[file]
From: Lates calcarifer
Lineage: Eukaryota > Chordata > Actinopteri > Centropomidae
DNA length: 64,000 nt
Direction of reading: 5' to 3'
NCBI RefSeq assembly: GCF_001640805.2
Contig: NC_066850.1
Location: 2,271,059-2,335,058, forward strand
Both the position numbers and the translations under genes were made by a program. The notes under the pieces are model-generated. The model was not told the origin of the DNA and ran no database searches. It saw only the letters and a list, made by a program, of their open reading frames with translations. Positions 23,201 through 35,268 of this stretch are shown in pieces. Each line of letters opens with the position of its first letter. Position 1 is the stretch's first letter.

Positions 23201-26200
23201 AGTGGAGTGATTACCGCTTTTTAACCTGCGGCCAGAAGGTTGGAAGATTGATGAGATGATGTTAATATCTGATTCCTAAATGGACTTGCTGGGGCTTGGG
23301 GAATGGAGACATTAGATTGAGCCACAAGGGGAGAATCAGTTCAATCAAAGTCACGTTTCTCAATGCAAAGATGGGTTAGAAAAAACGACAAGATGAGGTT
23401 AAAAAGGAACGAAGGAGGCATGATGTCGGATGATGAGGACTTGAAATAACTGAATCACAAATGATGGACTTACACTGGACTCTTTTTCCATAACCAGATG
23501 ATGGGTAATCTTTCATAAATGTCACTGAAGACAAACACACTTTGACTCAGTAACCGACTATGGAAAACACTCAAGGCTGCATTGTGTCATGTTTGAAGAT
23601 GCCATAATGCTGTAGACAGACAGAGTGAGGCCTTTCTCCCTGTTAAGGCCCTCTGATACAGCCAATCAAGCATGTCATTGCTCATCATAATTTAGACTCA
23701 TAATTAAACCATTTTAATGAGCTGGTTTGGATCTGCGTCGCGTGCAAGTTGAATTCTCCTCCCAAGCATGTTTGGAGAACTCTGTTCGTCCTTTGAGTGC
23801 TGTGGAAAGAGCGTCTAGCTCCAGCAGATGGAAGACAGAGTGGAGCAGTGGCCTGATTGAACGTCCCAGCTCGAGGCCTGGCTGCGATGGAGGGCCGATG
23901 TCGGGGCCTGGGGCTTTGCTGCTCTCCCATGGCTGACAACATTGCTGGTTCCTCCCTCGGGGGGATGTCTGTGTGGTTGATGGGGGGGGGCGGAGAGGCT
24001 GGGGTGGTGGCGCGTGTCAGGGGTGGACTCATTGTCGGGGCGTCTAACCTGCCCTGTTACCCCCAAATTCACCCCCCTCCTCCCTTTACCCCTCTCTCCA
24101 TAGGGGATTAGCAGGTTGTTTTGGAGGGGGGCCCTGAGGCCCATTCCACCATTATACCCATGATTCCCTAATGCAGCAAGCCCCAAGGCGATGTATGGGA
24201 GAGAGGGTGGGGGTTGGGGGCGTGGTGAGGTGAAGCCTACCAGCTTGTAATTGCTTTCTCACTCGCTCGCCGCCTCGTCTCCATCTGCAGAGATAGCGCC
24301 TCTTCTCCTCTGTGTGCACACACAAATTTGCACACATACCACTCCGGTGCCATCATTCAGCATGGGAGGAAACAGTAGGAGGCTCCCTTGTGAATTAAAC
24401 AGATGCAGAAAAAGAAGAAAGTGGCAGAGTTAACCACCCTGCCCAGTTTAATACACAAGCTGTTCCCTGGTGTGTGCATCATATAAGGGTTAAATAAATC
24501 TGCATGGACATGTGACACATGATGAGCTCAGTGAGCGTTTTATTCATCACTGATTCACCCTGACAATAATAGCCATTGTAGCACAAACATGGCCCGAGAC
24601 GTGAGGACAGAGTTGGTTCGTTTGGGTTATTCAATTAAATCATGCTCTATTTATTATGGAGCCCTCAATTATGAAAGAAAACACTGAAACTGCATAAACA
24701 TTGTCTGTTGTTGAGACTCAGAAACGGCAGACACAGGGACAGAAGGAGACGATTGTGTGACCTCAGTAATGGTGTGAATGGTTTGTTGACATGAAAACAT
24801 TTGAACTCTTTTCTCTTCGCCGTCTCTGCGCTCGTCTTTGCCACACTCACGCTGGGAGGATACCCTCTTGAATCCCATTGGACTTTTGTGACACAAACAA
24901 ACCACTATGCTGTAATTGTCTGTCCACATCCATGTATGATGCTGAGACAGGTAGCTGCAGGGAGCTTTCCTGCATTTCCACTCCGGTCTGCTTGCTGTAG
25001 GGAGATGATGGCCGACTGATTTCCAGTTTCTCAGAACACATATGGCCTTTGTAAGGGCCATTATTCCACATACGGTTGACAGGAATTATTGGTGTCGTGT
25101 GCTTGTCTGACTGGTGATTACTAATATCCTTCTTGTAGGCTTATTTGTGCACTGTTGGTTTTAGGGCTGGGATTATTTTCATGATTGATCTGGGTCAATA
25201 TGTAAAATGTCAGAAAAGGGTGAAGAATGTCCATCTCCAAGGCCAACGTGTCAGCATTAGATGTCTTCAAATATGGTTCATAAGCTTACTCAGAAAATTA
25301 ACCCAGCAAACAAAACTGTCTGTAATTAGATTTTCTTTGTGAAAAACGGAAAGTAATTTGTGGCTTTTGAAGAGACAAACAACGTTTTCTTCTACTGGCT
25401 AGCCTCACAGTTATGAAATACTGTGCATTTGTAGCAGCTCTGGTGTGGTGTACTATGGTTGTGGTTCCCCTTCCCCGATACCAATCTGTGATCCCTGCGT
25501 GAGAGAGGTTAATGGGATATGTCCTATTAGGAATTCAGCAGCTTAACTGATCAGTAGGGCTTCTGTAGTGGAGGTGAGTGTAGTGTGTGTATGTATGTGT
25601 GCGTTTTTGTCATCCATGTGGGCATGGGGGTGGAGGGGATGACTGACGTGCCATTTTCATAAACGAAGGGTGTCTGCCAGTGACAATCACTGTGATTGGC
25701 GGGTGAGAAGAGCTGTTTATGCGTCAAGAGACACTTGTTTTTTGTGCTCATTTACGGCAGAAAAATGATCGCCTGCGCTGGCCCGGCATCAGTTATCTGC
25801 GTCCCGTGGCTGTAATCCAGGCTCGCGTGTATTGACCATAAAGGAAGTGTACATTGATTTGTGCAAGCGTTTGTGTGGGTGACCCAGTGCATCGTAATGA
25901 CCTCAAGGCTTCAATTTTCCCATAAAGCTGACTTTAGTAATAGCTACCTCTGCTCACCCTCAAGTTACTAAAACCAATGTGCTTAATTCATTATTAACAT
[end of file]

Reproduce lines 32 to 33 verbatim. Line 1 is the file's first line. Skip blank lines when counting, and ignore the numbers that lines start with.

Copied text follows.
25401 AGCCTCACAGTTATGAAATACTGTGCATTTGTAGCAGCTCTGGTGTGGTGTACTATGGTTGTGGTTCCCCTTCCCCGATACCAATCTGTGATCCCTGCGT
25501 GAGAGAGGTTAATGGGATATGTCCTATTAGGAATTCAGCAGCTTAACTGATCAGTAGGGCTTCTGTAGTGGAGGTGAGTGTAGTGTGTGTATGTATGTGT